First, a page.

The year-old company gets $9 million in funding to develop software that takes the benefits of SDN to remote offices.
CloudGenix is looking to bring the benefits of software-defined networking to the enterprise WAN, and the startup has $9 million in its pockets to get started.
CloudGenix, which includes veterans from vendors like Cisco Systems, Juniper Networks, Facebook and Palo Alto Networks, came out of stealth mode April 30, announcing its vision of software-defined enterprise wide-area networks (SDEwan) and the backing of venture capital firms Charles River Venture and Maxfield Fund in its Series A fundraising.
(SDN) and its close kin, network-functions virtualization
(NFV), have been the focus of the networking space for much of the past two-plus years. The models promise networks that are more flexible, programmable, scalable and automated, key attributes at a time of such trends as increased mobility, virtualization and cloud computing.
SDN and NFV uncouple the network control plane and applications like load-balancing and firewalls from the underlying hardware and put it into software, creating a more dynamic and adaptable network. Network tasks that traditionally run on complex and expensive networking gear can now run on commodity servers.
Much of the focus of the myriad networking vendors building out their SDN offerings has been within the data center. However, CloudGenix officials, pointing to the growth of hybrid and public clouds, mobile apps, software as a service (SaaS) and other trends, want to bring those same capabilities to the WANs that link remote locations with the main office.
"The traditional data center is being disaggregated by the hybrid application delivery model including public clouds, SaaS and virtualized data centers," CloudGenix founder and CEO Kumar Ramachandran said in a post on the CloudGenix blog
introducing the company. "At the same time, remote office business initiatives for Omni-channel, bandwidth-intensive collaboration and support for new devices are growing. In addition, enterprises are looking to deploy policy-compliant hybrid WANs. Incumbent solutions for this new hybrid enterprise are not only extremely complex to deploy, they also need a large number of remote office physical or virtual machines to manage."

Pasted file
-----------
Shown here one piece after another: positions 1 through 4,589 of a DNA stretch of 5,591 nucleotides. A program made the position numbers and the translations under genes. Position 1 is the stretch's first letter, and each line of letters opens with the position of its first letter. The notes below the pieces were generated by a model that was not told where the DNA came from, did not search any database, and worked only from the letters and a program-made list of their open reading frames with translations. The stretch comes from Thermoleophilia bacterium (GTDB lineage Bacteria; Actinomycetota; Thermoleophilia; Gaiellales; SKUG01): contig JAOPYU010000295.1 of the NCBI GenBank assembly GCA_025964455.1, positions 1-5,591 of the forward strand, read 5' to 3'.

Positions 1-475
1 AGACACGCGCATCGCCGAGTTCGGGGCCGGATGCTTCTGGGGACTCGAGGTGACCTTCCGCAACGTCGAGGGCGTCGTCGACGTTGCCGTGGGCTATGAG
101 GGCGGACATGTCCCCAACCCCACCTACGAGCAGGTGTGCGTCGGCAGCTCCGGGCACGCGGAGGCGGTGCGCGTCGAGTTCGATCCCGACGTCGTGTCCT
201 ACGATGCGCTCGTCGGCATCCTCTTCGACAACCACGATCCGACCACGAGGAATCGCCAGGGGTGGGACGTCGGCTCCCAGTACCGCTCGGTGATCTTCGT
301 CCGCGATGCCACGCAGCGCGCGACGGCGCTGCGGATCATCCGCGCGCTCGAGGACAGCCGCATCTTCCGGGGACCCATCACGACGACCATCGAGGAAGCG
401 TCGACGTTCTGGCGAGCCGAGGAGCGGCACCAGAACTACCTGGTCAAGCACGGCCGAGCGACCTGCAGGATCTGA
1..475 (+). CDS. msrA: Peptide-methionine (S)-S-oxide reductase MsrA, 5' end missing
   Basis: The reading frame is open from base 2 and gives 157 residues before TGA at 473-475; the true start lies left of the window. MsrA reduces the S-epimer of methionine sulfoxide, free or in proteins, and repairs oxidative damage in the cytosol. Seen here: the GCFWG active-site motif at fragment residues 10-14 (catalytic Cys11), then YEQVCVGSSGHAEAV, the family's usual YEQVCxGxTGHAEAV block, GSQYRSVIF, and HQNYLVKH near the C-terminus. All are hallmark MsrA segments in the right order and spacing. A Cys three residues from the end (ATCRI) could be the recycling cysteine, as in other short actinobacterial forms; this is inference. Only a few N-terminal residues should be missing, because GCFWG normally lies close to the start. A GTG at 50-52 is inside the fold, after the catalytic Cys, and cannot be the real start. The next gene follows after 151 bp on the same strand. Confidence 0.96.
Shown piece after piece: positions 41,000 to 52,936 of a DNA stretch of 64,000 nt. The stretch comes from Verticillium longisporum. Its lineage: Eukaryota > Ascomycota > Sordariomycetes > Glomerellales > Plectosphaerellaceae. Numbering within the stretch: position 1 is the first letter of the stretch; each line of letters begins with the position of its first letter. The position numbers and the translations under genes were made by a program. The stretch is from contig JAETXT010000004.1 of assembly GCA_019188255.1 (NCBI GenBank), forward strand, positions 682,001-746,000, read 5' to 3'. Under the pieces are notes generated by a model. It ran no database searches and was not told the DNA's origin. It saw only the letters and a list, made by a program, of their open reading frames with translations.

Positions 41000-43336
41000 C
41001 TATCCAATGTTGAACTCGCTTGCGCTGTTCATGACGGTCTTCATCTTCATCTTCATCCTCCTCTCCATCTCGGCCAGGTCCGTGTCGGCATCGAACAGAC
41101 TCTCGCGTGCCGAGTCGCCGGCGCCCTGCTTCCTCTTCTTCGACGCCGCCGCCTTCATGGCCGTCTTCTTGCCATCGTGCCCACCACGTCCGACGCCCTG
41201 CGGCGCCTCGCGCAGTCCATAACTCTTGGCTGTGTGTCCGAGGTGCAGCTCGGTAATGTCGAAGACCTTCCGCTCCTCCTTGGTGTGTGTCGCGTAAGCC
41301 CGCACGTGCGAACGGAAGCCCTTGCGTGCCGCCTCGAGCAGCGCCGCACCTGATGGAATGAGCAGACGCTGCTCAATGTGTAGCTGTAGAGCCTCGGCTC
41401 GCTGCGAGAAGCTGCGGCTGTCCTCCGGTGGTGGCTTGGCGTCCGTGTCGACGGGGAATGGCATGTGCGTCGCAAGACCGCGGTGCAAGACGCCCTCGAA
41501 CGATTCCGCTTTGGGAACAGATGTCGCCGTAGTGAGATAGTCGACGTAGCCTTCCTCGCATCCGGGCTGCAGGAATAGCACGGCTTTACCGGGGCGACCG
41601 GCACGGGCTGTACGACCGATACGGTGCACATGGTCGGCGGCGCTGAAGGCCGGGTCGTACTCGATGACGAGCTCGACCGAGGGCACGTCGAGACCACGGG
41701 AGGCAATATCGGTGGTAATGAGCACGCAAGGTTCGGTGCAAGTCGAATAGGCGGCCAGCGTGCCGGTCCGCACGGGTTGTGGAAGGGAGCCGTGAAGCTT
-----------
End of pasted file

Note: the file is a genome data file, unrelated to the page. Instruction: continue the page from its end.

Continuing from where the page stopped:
CloudGenix is looking to solve those problems with software that runs on hardware from other vendors. The startup's solution applies business and security policies to applications coming from multiple sources, including private, public and hybrid clouds and mobile devices and into the remote offices. These applications also are coming over multiple connections, from private WANs, the Internet and 4G Long Term Evolution (LTE) networks.
In addition, CloudGenix's software is designed to centralize the various network functions—such as next-generation firewalls, advanced persistent threat prevention systems and load balancing—and enable the services to be applied to remote office traffic. This ensures business and security policies are used for remote office traffic while the infrastructure in those offices is drastically reduced.
"With [these] capabilities, CloudGenix SDEwan virtualizes enterprise networks and securely brings together users and high-performance cloud and data center applications, while radically reducing remote office infrastructure requirements," Ramachandran wrote.
Cisco Systems officials also have talked about extending the benefits of network virtualization beyond the data center and into the WAN and access networks via its Application Centric Infrastructure (ACI) initiative
announced in November 2013. Cisco in January introduced an enhanced controller module that brings the benefits of ACI throughout an organization's networks, not just within the data center.
In addition, Cisco's InterCloud software
, also unveiled in January, is designed to help businesses move their data and applications between private and public clouds without losing their network and security policies.